Ruddmania may have worn off for RAAF flight crew, but not it seems for the Australian public. Last week’s Nielsen poll showed approval for Kevin Rudd’s performance as PM at 74%, only one percentage point behind Bob Hawke at his peak. Newspoll’s respondents, reported in today’s Australian, are not quite so effusive, but at 68% satisfaction this is still higher than any other PM has received in the 22 years Newspoll has been asking the question.
Newspoll’s survey of leadership characteristics finds that he has the highest ever ratings (since 1992, when the question began) on the characteristic of ‘likeable’, higher even than Kim Beazley, who really was likeable. He’s off his peak for trustworthy, but it was 10 percentage points higher than anyone else had ever received (also since 1992). Though off his peak as well for cares for people, he is still very high on that, though not as high as obvious softy Kim Beazley.
I don’t think it is just my own political biases that prevent me from seeing what so many voters are seeing. He has none of Hawke’s charisma, none of Keating’s style and wit, none (OK, little) of Howard’s Australian everyman persona. He is our first nerd Prime Minister. I’ve got nothing against nerds. I am one. But I’m amazed that 74% of the Australian public approve of a man who must remind them of the annoying kid in grade 4 who answered all the teacher’s questions.
Is this the political equivalent of a bubble? One of the mechanisms causing bubbles to develop is herd behaviour, when people take their views of the value of something not from a direct assessment of its likely worth, but from the actions of others. Because voters see other polls rating Rudd highly, a positive feedback loop is created, and all pollsters hear is the conventional wisdom that they created themselves.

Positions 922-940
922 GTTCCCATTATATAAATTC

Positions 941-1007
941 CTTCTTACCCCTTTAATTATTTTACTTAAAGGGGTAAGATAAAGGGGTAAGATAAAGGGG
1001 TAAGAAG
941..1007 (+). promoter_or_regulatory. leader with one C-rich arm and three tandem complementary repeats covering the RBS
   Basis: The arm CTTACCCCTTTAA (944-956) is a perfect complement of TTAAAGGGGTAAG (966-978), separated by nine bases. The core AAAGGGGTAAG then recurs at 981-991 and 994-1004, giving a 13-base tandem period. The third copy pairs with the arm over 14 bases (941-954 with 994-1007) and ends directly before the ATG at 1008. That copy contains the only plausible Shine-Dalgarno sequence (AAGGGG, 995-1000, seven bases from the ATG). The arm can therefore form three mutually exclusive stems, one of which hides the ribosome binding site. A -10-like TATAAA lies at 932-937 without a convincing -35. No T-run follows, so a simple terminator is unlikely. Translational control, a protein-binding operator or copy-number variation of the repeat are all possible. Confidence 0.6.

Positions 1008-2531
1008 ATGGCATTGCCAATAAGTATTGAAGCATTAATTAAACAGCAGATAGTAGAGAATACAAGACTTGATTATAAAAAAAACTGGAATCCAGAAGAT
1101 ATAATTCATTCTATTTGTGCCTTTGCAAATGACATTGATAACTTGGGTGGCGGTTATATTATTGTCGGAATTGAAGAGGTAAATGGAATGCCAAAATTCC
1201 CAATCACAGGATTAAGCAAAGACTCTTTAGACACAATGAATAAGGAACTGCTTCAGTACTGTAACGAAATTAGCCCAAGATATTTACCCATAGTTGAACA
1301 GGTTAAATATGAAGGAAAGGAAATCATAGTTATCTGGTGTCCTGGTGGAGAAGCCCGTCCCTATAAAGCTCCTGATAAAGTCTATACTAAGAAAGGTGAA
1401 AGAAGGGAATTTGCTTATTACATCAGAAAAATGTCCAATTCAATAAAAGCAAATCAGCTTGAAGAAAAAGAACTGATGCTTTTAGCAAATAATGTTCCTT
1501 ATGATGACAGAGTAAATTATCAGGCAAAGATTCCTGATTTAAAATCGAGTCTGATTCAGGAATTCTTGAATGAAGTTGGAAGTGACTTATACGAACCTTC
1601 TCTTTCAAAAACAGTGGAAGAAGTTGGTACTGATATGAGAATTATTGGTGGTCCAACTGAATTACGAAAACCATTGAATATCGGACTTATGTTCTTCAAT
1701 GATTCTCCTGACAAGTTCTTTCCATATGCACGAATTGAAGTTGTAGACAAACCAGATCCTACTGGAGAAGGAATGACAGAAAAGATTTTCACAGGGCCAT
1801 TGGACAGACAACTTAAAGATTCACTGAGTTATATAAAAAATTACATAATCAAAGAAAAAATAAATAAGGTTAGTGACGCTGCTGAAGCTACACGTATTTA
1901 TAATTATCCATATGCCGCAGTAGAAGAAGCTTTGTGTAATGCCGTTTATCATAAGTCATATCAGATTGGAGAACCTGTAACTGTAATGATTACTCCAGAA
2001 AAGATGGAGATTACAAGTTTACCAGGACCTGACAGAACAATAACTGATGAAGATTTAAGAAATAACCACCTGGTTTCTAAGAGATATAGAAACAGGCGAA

We have one condition for a bubble, which is that there is little genuine performance information yet available about the Rudd government. Their first year in office was largely a year of inquiries and reviews during a prosperous period in which no difficult decisions needed to be made. While the government is now in a hyperactive phase, the consequences of their actions are, for the most part, some way off.
By contrast, other leaders have made larger marks in their first year and paid some price. The Morgan Polls show that Gough Whitlam’s early crash through policies had his approval down to fairly typical levels (about half) by six months into his first term. Fraser came to power controversially; he never had high numbers. Keating arrived with a lot of baggage and was never popular either. Howard introduced a tough budget early in his first term and never had consistently high numbers.
Against the bubble hypothesis, some of the characteristics on which Rudd is rating highly, such as likeability and caring for people, are only partly products of a government’s actions. Personal assessments such as these can be easily be made by voters based on their own observation, without feedback loops or policy knowledge.
Overall though, it’s hard to believe that the fundamentals of the Rudd government will allow approval figures like those reported by Nielsen and Newspoll to continue. Compared to Hawke, whose high popularity lasted six years, Rudd lacks charisma, talent in his Ministry, and economic good fortune. Surely it can’t last?